Working in a teaching laboratory, I'm aware that I have an easier job than most lab technicians in instigating change as I don't have to negotiate the needs of dozens of lab groups. This has meant in our first year (2021) we have been able to acheive LEAF Silver accreditation and we are on track to apply for Gold by the end of the 2021/2022 academic year. Having these systems in place before the research labs in the deparmtent allows us to prove that they work here and make it easier for my colleagues to get their PIs and other lab users on board. Already I have been told that several Masters and PhD students who assist teaching within my labs have taken our efforts on board and are now seeking to implement them within their research groups, so we are able to act as a staging ground for a more grass-roots approach to sustainability within the department. Hopefully, with effort from both the lab managers and junior members of the research groups accross the department we will be able to progress quickly towards Silver and Gold across the board.
Cameron Clark, Assistant Lab Manager for the Geoffrey Pope Teaching Labs
The MRC Centre for Medical Mycology is a large modern laboratory space in the Geoffrey Pope building. Our Bronze application was submitted in May 2021 and during the summer we consulted the LEAF framework while revising our core standard operating procures and general lab guidance. We were happily awarded Silver LEAF status in October 2021.
The MRC CMM Laboratory operations work on a communal approach. The shared use of equipment, communal items and regents means that our labs work in an efficient manner. Equipment usage is managed via the Clustermarket platform and commonly agreed consumable are brought in bulk. This communal ethos alongside a supportive, collaborative environment means that recourses are always shared and any concerns can be addressed in a positive way.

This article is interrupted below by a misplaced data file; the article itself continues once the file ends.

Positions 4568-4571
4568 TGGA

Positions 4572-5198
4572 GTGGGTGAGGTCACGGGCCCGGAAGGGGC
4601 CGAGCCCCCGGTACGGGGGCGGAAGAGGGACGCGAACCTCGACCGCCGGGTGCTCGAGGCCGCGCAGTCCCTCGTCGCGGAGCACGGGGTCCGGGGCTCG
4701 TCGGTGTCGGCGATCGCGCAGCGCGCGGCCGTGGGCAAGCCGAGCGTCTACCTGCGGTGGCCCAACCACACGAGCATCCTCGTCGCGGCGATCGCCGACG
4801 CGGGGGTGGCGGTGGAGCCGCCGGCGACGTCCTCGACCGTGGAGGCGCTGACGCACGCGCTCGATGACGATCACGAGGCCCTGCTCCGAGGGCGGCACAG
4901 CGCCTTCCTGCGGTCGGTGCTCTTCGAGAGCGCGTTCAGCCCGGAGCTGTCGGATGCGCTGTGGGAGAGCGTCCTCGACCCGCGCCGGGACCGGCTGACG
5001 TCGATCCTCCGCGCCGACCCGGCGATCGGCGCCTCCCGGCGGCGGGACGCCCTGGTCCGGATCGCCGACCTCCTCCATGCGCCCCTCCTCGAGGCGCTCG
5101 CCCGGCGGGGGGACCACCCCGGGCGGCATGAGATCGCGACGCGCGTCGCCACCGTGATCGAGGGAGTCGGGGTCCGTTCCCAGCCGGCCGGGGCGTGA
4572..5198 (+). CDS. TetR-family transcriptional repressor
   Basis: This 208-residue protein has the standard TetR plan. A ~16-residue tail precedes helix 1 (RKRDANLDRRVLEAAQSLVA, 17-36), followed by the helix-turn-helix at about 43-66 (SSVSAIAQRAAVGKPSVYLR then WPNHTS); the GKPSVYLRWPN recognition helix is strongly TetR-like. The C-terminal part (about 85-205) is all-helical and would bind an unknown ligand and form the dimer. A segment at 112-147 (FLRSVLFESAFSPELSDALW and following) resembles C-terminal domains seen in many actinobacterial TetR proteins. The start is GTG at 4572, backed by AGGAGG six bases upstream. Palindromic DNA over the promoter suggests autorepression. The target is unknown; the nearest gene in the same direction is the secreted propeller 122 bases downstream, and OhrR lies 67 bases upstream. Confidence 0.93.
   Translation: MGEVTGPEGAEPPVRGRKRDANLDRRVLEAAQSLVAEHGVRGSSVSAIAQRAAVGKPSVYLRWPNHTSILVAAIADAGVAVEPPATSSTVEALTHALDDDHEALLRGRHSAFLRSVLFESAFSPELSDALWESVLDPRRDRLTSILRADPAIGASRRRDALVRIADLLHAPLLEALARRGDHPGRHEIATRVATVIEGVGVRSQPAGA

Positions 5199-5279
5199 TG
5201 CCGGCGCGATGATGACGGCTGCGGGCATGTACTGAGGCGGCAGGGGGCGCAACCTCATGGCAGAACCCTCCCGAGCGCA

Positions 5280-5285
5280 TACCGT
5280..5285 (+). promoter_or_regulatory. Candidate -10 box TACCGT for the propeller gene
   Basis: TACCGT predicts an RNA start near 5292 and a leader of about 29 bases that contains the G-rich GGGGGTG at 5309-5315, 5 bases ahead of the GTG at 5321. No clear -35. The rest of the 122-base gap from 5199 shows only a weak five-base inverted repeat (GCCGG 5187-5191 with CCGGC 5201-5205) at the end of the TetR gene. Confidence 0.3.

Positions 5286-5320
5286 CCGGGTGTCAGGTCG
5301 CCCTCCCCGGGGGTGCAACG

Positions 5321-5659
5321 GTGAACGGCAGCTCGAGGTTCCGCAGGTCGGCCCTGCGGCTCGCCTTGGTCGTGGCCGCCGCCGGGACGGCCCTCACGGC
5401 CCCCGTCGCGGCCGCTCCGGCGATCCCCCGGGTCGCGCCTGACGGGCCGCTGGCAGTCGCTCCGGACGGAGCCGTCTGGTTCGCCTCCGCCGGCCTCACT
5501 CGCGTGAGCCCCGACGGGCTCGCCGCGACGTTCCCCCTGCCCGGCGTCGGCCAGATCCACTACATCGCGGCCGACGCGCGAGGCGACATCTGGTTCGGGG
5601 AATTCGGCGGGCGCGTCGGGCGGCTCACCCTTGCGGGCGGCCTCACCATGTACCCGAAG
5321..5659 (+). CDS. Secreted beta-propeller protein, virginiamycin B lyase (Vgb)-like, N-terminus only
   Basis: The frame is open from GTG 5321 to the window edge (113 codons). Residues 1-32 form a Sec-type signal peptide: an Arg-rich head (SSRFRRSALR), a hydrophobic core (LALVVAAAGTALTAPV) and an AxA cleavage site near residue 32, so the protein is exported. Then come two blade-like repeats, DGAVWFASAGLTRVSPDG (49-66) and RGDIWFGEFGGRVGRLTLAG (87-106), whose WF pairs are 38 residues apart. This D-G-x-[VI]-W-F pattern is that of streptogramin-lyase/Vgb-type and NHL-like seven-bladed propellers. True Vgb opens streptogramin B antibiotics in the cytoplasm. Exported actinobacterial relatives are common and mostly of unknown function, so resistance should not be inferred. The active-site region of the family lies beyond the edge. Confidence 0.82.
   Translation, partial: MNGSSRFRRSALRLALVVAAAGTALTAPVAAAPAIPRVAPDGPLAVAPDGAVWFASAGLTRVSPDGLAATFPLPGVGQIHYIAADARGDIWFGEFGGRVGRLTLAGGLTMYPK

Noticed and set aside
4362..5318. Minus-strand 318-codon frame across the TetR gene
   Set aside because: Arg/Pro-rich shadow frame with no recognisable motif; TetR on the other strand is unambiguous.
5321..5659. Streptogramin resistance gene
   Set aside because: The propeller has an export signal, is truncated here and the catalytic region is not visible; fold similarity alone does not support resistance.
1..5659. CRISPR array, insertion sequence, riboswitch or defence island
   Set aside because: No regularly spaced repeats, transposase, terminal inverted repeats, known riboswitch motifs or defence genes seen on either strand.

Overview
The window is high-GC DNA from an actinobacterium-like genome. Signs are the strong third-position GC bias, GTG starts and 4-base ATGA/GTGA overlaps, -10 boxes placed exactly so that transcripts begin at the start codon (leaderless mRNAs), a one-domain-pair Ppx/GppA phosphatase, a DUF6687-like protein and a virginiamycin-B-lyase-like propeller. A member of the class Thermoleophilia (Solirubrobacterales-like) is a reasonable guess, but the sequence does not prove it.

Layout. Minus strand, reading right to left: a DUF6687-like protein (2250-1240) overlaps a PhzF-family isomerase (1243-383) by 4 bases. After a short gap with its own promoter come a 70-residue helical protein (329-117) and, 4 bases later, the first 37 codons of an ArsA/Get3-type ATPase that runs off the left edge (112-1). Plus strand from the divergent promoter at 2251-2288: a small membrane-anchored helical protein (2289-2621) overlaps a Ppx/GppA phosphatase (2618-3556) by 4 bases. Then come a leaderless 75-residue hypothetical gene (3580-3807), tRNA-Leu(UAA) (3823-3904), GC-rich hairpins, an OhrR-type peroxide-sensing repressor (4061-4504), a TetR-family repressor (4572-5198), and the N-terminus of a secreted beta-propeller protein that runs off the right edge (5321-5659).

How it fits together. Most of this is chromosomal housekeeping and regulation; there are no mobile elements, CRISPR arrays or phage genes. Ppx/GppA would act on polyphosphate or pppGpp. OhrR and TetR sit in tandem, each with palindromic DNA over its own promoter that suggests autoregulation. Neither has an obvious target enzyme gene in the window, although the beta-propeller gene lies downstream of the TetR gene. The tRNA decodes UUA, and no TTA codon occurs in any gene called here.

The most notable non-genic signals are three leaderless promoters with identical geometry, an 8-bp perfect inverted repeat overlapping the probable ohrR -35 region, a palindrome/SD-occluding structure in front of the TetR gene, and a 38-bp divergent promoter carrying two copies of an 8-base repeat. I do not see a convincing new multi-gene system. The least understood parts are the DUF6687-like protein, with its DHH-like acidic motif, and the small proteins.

The MRC CMM had 63 lab users at the time of our Silver submission. With such a large number on occupants it is important to make sure that sustainable practices are highlighted during the induction schedule. All of this information is assessable to MRC CMM members and can be referred to when needed via the use of SharePoint sites and poster memos in key lab locations.
We know that research laboratories are responsible for the generating around 2% of plastic waste worldwide. MRC CMM have minimised this in places by choosing multiuse glassware items, however plastic cannot always be substituted. Therefore CMM have put effort into their sustainable practices to try and offset this impact, we are also mindful when selecting our suppliers making sure that their core values match ours.
I highly recommend the LEAF workshops, from each session I have been able to pick up on an idea that can give you a quick win in the laboratory. These small changes really add up and can be used as examples to complete the LEAF criteria. The LEAF framework enhances Good Laboratory Practice (GLP), these together are a good starting point for organising any laboratory, action planning against failures, reduce carbon emissions and support quality research.
Sara Honey, Technical Services Manager, MRC Centre for Medical Mycology